Monday, March 28, 2005

Gibson Trini Lopez Standard Guitar

My Dad bought me this guitar for Christmas when I was fifteen years old. We traded a 1957 Fender Stratocaster with an original tweed case and one hundred dollars for this guitar at Hugh's Music Store in Florence Kentucky. Bear in mind that a 1957 Fender Stratocaster in playable condition would probably go for $17,000 in today's market. The Trini is gaining some ground however. In the mid 1990's you could get a vintage Trini Standard for $1200-1400. Currently I'm seeing these offered for $2300-2500. My guitar is a 1967 model according to Gibson records of the serial number. The inside label reads, "Trini Lopez Regular", instead of Standard.

The guitar is expertly crafted as were all Gibson guitars of that day. I have never had to adjust the tune-o-matic bridge since the guitar was measured and made by expert craftsmen that knew the exact measurements, so there is no need to compensate by adjusting the bridge saddles to achieve perfect tonality. And this was way before CDC machines. The pickups are just great. They are not loud and dirty by today's standards, but they provide a mellow blend to capture that great ES-335 sound. The guitar is essentially a modified ES-335. The headstock is the striking difference. An ES-335's headstock has 3 on a side tuners with the traditional Gibson carve on the top. The Trini Lopez Standard has a headstock exactly like a reverse Gibson Firebird. It is sort of Fenderesque with six on a side Kluson tuners (that do not slip). The other striking feature is the diamond shaped "F holes" and matching split diamond fretboard inlay. The fingerboard is rosewood. The strings are at just the right height. It requires little or no effort to play. The electronics are all by Switchcraft and are excellent quality.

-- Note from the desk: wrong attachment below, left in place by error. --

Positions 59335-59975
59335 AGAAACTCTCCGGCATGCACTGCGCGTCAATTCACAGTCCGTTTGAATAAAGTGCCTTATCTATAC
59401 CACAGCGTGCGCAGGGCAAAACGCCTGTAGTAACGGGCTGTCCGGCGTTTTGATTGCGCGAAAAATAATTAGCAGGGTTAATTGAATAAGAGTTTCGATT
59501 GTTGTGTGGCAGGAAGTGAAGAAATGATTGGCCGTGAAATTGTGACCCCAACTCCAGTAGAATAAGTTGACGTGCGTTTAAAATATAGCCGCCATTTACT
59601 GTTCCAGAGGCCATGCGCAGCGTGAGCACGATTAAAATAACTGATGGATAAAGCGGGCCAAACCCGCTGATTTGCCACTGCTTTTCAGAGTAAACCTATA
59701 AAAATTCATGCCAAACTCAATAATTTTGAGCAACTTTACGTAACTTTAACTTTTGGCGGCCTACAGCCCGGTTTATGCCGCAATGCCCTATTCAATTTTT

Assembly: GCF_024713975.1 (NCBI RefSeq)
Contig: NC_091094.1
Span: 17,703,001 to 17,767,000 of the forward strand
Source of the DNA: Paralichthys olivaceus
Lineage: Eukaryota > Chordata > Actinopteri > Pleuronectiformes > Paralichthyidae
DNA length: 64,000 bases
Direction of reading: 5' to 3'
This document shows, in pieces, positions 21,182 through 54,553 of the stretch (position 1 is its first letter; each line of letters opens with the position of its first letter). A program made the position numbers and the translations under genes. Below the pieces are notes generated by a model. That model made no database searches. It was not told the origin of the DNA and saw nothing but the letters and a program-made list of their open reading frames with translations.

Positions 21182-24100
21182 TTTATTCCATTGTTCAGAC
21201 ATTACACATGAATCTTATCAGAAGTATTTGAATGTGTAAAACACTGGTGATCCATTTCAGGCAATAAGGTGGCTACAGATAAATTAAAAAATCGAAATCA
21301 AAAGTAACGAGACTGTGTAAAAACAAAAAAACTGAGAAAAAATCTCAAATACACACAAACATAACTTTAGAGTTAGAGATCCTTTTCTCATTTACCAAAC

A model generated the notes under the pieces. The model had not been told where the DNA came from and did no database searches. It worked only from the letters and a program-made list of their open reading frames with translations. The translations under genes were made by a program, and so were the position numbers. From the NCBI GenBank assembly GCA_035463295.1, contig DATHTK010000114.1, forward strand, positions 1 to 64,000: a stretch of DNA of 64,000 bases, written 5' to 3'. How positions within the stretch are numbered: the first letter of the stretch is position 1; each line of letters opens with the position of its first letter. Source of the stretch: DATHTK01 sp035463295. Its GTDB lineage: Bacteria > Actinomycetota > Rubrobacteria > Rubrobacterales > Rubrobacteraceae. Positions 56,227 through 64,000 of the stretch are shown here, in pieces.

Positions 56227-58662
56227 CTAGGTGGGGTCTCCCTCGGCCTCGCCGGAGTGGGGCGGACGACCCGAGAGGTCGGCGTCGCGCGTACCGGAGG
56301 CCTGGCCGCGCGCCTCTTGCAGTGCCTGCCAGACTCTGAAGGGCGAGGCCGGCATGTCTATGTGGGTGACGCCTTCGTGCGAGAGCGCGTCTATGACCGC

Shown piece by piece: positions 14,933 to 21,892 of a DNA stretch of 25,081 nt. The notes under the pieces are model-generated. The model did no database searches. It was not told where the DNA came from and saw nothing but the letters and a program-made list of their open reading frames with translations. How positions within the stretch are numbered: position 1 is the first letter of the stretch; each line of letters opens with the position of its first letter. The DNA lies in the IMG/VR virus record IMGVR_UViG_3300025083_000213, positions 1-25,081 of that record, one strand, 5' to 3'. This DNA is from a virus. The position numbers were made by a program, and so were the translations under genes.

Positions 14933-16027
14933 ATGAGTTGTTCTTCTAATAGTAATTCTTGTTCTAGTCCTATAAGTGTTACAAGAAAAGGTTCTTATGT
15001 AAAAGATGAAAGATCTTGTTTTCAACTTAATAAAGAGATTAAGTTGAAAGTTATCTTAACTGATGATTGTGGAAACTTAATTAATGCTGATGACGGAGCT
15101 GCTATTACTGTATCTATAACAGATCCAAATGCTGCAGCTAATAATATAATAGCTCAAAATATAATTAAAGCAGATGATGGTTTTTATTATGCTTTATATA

In the mid 1970's I added a Bigsby tailpiece to the guitar of the same era. This caused too much distance between the first string and the tuner, so the high E string in most sets will not reach that top tuner. I have to buy .009 long neck banjo strings. These work out fine since they have a loop end that fits the tines in the Bigsby.

I seldom take this guitar out of the house. I've had it so long and it is a treasure because it was Daddy's gift to me.

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